Back to School Offer

Get 20% of Your First Order amount back in Reward Credits!

Get 20% of Your First Orderback in Rewards

All papers examples
Get a Free E-Book! ($50 Value)
HIRE A WRITER!
Paper Types
Disciplines
Get a Free E-Book! ($50 Value)

Preventing Genocides Through Early Intervention, Essay Example

Pages: 4

Words: 1036

Essay

History shows that the occurrence of mass murder of people is rarely a surprise event. In most cases, the signs are visible in the form of simmering differences that degenerate into armed conflicts. However, despite prior knowledge of the possibility of the commission of crimes against human by governments or militia groups, the international community often drags its feet in taking preventive actions. More often, as it were, the international community such as the United Nations, nongovernmental organizations and “suddenly-charitable” western nations come in to clear the corpses and take care of the survivors; long after the deed has been committed. The Rwanda genocide is the best example of the consequences of waiting too long to intervene in conflicts that could easily develop into humanitarian crises. Accordingly, this paper argues that there is need for the international community to act on early signs in order to avert seemingly harmless conflicts from deteriorating into genocidal situations.

Speaking of the Rwanda genocide, Professor Elie Wiesel observes in the foreword to Don Cheadle and Paul Prendergast’s book, Not on Our Watch, that the 800 000 who were massacred mercilessly by the Hutu Interahamwe militia could have been saved if the international community had intervened in time. Western leaders, whose influence could have averted the massacre, knew of the impending crisis, and were aware of the perpetrators’ intentions and the victims’ vulnerability. Yet, they did nothing, and to the shame of the civilized world, “hundreds of thousands of innocent men, women and children were abandoned and slaughtered” (qtd in Cheadle and Prendergast 15). Veteran journalist Edward Girardet echoes similar sentiments regarding the international community’s inaction on the Rwanda conflict before it degenerated into full-scale murder. He states in John Heidenrich’s How to Prevent Genocide: a Guide for Policy Makers, Scholars, and the concerned Citizen, that “There was no question of a lack of early warning; there always is in situations such as these, whether in the form of journalist, human rights, or relief agency reports” (Heidenrich 73). In this light, it is the reluctance of the international community to act in time that often allows genocides to happen.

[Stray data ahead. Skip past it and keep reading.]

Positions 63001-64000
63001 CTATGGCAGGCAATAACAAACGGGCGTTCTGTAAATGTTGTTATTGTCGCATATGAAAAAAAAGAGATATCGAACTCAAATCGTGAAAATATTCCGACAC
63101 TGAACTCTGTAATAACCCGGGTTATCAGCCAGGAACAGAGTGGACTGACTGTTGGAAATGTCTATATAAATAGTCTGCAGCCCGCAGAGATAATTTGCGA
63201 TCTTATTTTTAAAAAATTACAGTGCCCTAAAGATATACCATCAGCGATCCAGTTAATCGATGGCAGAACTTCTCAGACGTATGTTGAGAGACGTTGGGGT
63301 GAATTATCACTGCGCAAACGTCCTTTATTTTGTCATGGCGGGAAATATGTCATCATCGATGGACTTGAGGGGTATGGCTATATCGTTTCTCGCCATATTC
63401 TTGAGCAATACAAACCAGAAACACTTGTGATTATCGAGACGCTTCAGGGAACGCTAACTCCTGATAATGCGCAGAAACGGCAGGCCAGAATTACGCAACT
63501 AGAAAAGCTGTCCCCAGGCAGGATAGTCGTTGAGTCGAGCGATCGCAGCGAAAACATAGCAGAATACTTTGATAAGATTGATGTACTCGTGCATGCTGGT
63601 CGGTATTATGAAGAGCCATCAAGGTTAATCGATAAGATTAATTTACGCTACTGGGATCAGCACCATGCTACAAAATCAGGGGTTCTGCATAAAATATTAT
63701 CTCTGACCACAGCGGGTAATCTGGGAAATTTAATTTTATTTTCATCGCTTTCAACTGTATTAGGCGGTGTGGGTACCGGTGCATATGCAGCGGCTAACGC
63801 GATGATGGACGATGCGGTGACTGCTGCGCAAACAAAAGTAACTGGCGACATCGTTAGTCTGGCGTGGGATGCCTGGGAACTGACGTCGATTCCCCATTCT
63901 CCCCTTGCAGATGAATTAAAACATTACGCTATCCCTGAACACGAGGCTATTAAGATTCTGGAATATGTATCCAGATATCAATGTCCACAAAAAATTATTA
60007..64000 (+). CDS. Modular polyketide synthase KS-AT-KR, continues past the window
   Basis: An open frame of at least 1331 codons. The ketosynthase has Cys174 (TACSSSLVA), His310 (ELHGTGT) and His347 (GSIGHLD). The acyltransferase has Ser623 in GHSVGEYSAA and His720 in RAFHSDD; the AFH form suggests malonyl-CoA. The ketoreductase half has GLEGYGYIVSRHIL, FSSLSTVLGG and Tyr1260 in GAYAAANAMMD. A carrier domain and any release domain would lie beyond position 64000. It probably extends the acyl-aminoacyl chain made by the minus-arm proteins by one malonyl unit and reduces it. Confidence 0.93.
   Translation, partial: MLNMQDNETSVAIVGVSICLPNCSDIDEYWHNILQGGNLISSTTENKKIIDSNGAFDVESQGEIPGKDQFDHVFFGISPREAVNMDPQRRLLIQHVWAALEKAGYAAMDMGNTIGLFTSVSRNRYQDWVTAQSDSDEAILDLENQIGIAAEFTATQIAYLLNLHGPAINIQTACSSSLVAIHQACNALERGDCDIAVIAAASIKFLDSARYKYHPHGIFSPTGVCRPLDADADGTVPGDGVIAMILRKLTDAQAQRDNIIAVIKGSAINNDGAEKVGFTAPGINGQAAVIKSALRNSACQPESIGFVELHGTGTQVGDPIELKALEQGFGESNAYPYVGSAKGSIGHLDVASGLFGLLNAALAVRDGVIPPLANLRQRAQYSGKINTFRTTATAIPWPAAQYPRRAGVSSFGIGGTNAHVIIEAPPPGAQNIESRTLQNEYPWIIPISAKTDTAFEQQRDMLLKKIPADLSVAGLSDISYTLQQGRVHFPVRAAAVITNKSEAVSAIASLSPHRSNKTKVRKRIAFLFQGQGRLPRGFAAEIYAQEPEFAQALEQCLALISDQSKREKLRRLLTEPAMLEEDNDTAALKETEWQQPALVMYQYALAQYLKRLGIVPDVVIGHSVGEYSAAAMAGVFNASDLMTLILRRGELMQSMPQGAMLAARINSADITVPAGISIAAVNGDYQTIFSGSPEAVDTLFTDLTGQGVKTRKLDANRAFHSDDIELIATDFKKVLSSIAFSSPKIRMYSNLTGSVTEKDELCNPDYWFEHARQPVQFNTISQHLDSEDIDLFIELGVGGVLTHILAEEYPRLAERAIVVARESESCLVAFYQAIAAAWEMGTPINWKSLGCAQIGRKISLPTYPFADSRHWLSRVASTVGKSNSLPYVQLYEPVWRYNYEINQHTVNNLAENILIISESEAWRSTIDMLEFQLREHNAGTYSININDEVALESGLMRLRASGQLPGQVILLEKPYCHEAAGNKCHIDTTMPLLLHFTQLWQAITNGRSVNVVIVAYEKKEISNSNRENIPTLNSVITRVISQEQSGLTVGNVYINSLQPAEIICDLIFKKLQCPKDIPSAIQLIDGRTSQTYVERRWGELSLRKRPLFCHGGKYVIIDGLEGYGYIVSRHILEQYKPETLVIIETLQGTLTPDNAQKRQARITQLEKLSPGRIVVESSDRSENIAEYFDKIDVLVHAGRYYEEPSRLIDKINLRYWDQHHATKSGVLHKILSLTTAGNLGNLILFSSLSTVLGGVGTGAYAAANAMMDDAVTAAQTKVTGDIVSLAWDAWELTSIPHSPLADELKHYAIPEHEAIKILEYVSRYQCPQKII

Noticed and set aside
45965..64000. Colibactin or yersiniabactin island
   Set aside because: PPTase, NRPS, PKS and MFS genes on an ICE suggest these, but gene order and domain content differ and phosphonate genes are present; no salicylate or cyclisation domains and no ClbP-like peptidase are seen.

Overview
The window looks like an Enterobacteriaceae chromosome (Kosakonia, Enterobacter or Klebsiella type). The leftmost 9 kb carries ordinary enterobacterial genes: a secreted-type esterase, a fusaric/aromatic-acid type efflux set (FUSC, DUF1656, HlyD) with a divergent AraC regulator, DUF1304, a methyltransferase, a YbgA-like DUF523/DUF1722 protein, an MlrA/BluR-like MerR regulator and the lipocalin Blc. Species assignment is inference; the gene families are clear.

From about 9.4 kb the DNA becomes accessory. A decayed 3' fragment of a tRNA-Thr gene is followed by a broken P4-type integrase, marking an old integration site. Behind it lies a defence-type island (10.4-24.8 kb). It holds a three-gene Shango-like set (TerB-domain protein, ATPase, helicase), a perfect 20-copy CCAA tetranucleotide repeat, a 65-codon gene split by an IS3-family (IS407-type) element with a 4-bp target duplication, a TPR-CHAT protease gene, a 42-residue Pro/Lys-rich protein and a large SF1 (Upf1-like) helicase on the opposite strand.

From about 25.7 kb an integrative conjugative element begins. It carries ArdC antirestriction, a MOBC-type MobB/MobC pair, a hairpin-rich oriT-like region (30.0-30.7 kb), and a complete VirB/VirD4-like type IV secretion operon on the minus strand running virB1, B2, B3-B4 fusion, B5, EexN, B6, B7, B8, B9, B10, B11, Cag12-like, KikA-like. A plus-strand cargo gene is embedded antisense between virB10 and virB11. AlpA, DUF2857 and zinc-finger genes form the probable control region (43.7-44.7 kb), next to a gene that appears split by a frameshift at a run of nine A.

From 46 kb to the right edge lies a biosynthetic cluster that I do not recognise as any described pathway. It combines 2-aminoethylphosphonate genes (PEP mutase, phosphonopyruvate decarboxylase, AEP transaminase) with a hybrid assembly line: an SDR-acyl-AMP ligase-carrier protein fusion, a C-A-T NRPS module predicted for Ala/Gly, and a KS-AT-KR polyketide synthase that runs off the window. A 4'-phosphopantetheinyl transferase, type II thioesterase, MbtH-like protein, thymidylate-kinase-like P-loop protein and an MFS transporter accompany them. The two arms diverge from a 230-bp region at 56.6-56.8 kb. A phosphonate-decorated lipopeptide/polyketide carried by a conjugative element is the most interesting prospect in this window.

During the Holocaust, the world was aware of Hitler’s murderous mission against the German Jewish community. The signs were clear and loud: the blaming of the Jewish community for economic problems in the same manner that the Hutus blamed the Tutsis for Rwanda’s mess, and the anti-Semitic campaign whose primary aim was to sow anti-Jewish attitudes among Germans. And yet, the world watched and waited as Hitler stocked Auschwitz with gas chambers and prepared for the murder of six million Jews. The leaders of the world, shocked by the sheer madness and ashamed of their negligence, pledged never to let it happen again. However, barely half a century later, they let it happen; two million in Cambodia in 1970, and 800 000 in Rwanda in 1994. By the turn of the century, Darfur in southern Sudan was on fire, and they could not acknowledge a genocidal crisis was in the making. As Cheadle and Prendergast observes, swift action is what is needed to avert genocides and similar actions of mass murder. In their words, “the decisions we need to make to protect those who are suffering are clear, and the sooner we decide, the more lives will be saved” (Cheadle and Prendergast 2007). It is necessary, therefore, for those nations in apposition to intervene either militarily or diplomatically to step in early and save innocent people from mercies of the lords of war.

The role of the media in inciting genocides can never be overestimated (Lovgren 2004). Most recently, the 2008 post-election violence in Kenya was partly blamed on the hate-campaign launched by a local radio station, and the involved presenter is currently faced with charges in the International Criminal Court at The Hague. Similarly, the Rwanda genocide was fueled by anti-Tutsi messages, whose purpose was to incite Hutus into a revenge-mission uprising against the Tutsis (Cheadle and Prendergast 2007). In this regard, it is necessary to guard against the abuse of the media either by states or militia groups to incite communities against their opponents. Towards this end, the intelligence community can play a big role in detecting the use of media broadcasts to send coded messages. Such actions would contribute to what Cheadle and Prendergast term as “covert action” against genocide.